Electrodiagnostic studies refer to two different tests that examine the health of muscles and nerves.
Nerve Conduction Velocities (NCV) test how well a nerve can conduct an electrical signal, much like a wire conducts electricity. By giving a nerve a small stimulation, and then measuring how long it takes to conduct that signal to another point, the physician can calculate the speed of nerve conduction. If a nerve is injured or compressed, the speed of conduction may be impaired. NCVs can also help localize where a nerve is injured or compressed.
Electromyography (EMG) involves testing the health of individual muscles. By giving a specific muscle a small electrical stimulation, the physician can measure how the muscle behaves electrically. This is useful to detect any damage to a muscle, or to determine if there is long-term nerve damage to that muscle.
Both of these types of studies are generally performed by a specialist, either a Neurologist or Physiatrist. There is occasionally some discomfort with these tests, although they are not excruciating! As with any test, there are several limitations with these studies; they often give helpful information, but need to be interpreted only with a good clinical examination.
Key words: X-ray, fluoroscopy, MR, MRI, CT, Arthrogram, Bone Scan
Imaging studies are special studies that your doctor may order to help diagnose your injury or condition. Here is a list of commonly used imaging studies.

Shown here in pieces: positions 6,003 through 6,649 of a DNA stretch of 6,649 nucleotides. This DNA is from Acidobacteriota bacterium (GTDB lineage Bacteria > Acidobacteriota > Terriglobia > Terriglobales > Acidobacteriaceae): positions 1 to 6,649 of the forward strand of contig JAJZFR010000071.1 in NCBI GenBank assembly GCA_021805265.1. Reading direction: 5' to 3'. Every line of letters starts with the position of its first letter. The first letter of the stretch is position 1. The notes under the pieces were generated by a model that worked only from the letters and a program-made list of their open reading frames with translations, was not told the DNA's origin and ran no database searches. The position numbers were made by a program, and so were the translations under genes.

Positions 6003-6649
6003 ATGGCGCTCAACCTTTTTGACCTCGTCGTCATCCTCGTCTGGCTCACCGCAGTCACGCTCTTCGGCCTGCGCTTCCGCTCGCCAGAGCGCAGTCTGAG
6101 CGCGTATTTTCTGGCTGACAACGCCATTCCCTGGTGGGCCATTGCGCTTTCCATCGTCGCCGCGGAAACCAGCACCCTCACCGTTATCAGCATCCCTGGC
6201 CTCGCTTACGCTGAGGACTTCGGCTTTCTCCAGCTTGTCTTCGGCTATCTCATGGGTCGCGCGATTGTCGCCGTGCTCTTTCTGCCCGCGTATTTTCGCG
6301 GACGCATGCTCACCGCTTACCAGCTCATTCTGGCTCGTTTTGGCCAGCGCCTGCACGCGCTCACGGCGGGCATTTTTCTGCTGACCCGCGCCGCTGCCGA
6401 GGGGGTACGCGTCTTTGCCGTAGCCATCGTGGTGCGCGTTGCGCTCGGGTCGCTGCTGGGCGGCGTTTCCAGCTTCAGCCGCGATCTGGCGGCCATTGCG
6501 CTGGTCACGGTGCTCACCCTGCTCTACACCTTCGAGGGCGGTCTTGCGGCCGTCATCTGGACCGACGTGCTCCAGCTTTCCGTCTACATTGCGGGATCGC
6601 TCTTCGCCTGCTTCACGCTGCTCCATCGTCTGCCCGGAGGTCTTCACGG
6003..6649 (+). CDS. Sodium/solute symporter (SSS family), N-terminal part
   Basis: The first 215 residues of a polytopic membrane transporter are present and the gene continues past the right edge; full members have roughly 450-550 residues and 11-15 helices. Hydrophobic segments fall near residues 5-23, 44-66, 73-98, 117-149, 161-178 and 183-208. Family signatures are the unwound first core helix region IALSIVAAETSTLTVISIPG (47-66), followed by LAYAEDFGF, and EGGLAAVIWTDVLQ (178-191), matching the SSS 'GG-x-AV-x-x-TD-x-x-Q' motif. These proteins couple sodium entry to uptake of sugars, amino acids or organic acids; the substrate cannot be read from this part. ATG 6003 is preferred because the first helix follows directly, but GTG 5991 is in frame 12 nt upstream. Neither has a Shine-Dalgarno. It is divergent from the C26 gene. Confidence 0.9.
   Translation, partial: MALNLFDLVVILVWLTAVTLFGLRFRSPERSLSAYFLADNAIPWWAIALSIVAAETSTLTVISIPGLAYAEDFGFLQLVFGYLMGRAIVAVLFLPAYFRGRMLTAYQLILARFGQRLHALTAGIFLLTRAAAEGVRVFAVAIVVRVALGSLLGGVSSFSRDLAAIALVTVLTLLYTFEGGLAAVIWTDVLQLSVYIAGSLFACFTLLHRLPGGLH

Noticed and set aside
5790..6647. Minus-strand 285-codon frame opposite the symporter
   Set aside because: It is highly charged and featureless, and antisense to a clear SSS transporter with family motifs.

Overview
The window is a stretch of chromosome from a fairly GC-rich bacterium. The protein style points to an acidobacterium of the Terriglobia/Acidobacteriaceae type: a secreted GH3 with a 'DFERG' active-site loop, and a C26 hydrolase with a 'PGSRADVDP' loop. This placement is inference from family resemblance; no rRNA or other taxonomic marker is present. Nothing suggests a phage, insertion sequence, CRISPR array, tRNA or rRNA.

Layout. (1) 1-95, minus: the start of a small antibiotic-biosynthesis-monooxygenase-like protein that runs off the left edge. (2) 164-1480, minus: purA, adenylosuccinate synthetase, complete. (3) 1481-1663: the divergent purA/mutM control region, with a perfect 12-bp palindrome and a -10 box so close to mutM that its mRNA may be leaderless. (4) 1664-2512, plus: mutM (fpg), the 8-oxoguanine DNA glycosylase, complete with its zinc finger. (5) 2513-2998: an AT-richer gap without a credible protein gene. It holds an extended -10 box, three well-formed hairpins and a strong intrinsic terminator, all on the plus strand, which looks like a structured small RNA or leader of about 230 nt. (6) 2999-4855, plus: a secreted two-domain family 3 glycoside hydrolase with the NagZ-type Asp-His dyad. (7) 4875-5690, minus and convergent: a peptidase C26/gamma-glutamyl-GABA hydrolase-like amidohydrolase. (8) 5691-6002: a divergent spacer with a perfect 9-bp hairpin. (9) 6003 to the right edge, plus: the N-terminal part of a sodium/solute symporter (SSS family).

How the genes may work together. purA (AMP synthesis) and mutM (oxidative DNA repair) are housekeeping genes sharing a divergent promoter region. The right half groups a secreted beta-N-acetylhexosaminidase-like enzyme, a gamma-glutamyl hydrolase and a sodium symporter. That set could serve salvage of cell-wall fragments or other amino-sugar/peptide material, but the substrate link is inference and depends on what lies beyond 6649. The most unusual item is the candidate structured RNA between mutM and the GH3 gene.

X-rays are the most common study used in Orthopaedic Surgery. Different tissues in the body, especially bone, will block the x-rays from passing through the body onto a sheet of film. Thus x-rays are an excellent way to visualize the bones in the body. This is useful for diagnosing fractures, dislocation, arthritis, tumors, growth injuries, and many other conditions. While X-rays are a form of radiation, they are generally extremely safe to the body in doses and quantities typically obtained by your doctor.
Fluoroscopy is a form of x-ray. It is like an x-ray movie, where the body's bones can be visualized in real time. It is very valuable when looking for abnormalities that show up only during activity or motion, or when a joint is stressed. Flouroscans use extremely low doses of radiation, and are quite safe.
MR scans (MRI, Magnetic Resonance Imaging) are a valuable way to visualize the soft tissues in the body, such as tendons, ligaments, muscles, and other organs. The MR scan uses a magnetic field, not radiation. Basically, you lie still on a flat table, with the MR tube over the body part, in a magnetic field. A computer is able to analyze the data (how fast hydrogen atoms change their spin direction!) and provide exquisitely detailed pictures of slices of your body. It is painless and safe, but people with significant claustrophobia may require some sedation. It is not cheap: about a thousand dollars per scan. It is also not perfect, and one must be careful not to rely too heavily on the MR scan. It does a poor job with bones and cartilage.
CT scans (CAT scans, Computed Axial Tomography) are another form of specialized x-rays. They look a lot like a MR scan, and you also have to lie still on a table with the CT scanner over you. The CT scan will also provide detailed pictures of slices of your body, but it works best on bones, and works relatively poorly for soft tissues. The CT scan is useful to look for fractures or other bony injuries, when the plain x-ray is difficult to interpret.